Mission Impossible: Ghost Protocolrecommended viewing

Plays fair.
★★★★
☆
Released: 
2011
Director: 
Brad Bird
Starring: 
Tom Cruise, Paula Patton, Jeremy Renner, Simon Pegg
The Setup: 
Same old shit, executed with panache.
Discussion: 

I was NOT interested in this, at all. The last one was so lugubrious and lame, it left a bad taste in my mouth. Then Tom Cruise's career imploded. I don't much care about that, but I just think its time for him to move on to other things--like expand on his serious turn in... that one with the rain of frogs? Which one was that? Just do something DIFFERENT, buddy. I guess he's going to do that with an expansion of his Lew Grossman role from... that Ben Stiller one where they're at war? Nevertheless, he's 50, and perhaps time to move away from the action before he turns to Stallone. And then this is the live-action debut of Brad Bird, of The Iron Giant (which I'm apparently alone in not loving) and The Incredibles, which was okay, if too frenetic. So I wasn't totally on his side to have a triumph. And not to mention that the trailer seemed to give away every twist, and the movie seemed to repeat several moments from the previous installments. And looked like it had 19 different endings.

Then the reviews came out, and were largely positive, including one that was in total awe of this movie's precision and mastery of action scene timing and execution. I kept getting more and more interested until I had a free afternoon over the holidays and, fuck it! I'm going to see Mission Impossible! And surprise, it turned out to be quite good, beautifully made and super fun!

We open with a sequence in which an agent we don't know is felled by an emotionless supermodel. Then we have a super-fun prison break that reintroduces Tom Cruise as Ethan Hunt, Simon Peggy as Benji, an adorable terrier, and Paula Patton as agent Dunn, comely female badass of indeterminate race. At this moment (the next day) I can't remember quite what made this sequence so super-fun, I just remember it was super-fun. Then it leads to an equally fun credits sequence that gives full play to the awesomely cool Mission: Impossible theme, which I also appreciated, because you only lose goodwill by leaving out the cool theme music, which the last installment did pretty much entirely. I was also happy to learn that the score, which was quite good, uses the familiar theme music throughout. Excellent!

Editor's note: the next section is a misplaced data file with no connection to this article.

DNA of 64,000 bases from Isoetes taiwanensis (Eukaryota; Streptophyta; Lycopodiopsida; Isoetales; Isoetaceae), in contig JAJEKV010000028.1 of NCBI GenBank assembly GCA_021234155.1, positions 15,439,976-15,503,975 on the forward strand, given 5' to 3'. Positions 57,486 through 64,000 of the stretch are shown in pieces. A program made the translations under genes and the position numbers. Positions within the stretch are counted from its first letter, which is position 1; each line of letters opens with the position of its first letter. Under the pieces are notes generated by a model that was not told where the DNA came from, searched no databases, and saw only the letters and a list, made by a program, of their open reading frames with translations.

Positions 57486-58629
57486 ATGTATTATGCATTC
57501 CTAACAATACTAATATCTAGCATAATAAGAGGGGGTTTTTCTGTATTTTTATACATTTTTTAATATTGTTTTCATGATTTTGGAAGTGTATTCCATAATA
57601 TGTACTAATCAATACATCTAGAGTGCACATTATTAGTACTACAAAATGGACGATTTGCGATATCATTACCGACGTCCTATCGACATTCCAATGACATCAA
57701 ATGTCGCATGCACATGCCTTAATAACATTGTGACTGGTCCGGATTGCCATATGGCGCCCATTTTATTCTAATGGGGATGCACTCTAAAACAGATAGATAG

We then have Dunn explains who she is, which involves a flashback to the opening sequence, and establishes as emotional connection for her to the upcoming plot. They receive a mission to infiltrate the Kremlin, which they do in a VERY fun sequence full of humor, suspense and extremely clever gadgets. Now as you know, in action movies the women are often disposable, the wife or girlfriend of the hero usually never lives for long, because men must be free of personal encumbrance. The last installment was all about Hunt getting married, and she is notably absent in this one, so when you get a throwaway line like "He had a wife, but she died or something," you think that's all you're going to get. But, happily, the movie elaborates on it, then soon makes clear that it is not going to let this wife be thrown away like inconsequential trash at all, but make her an integral part of the story. Refreshing change!

So Hunt's team is framed for the bombing, in which nuclear launch codes are stolen by a guy who wants to destroy all of humanity, then start again. The whole IMF is disavowed and only Hunt and his team are left! It works because we can understand the villain's plan and what's at stake, as opposed to several Bond films where you can never really figure out what the villain really wants, you just know it's bad. Along the way they pick up Jeremy Renner as Brandt, who may or may not be what he seems.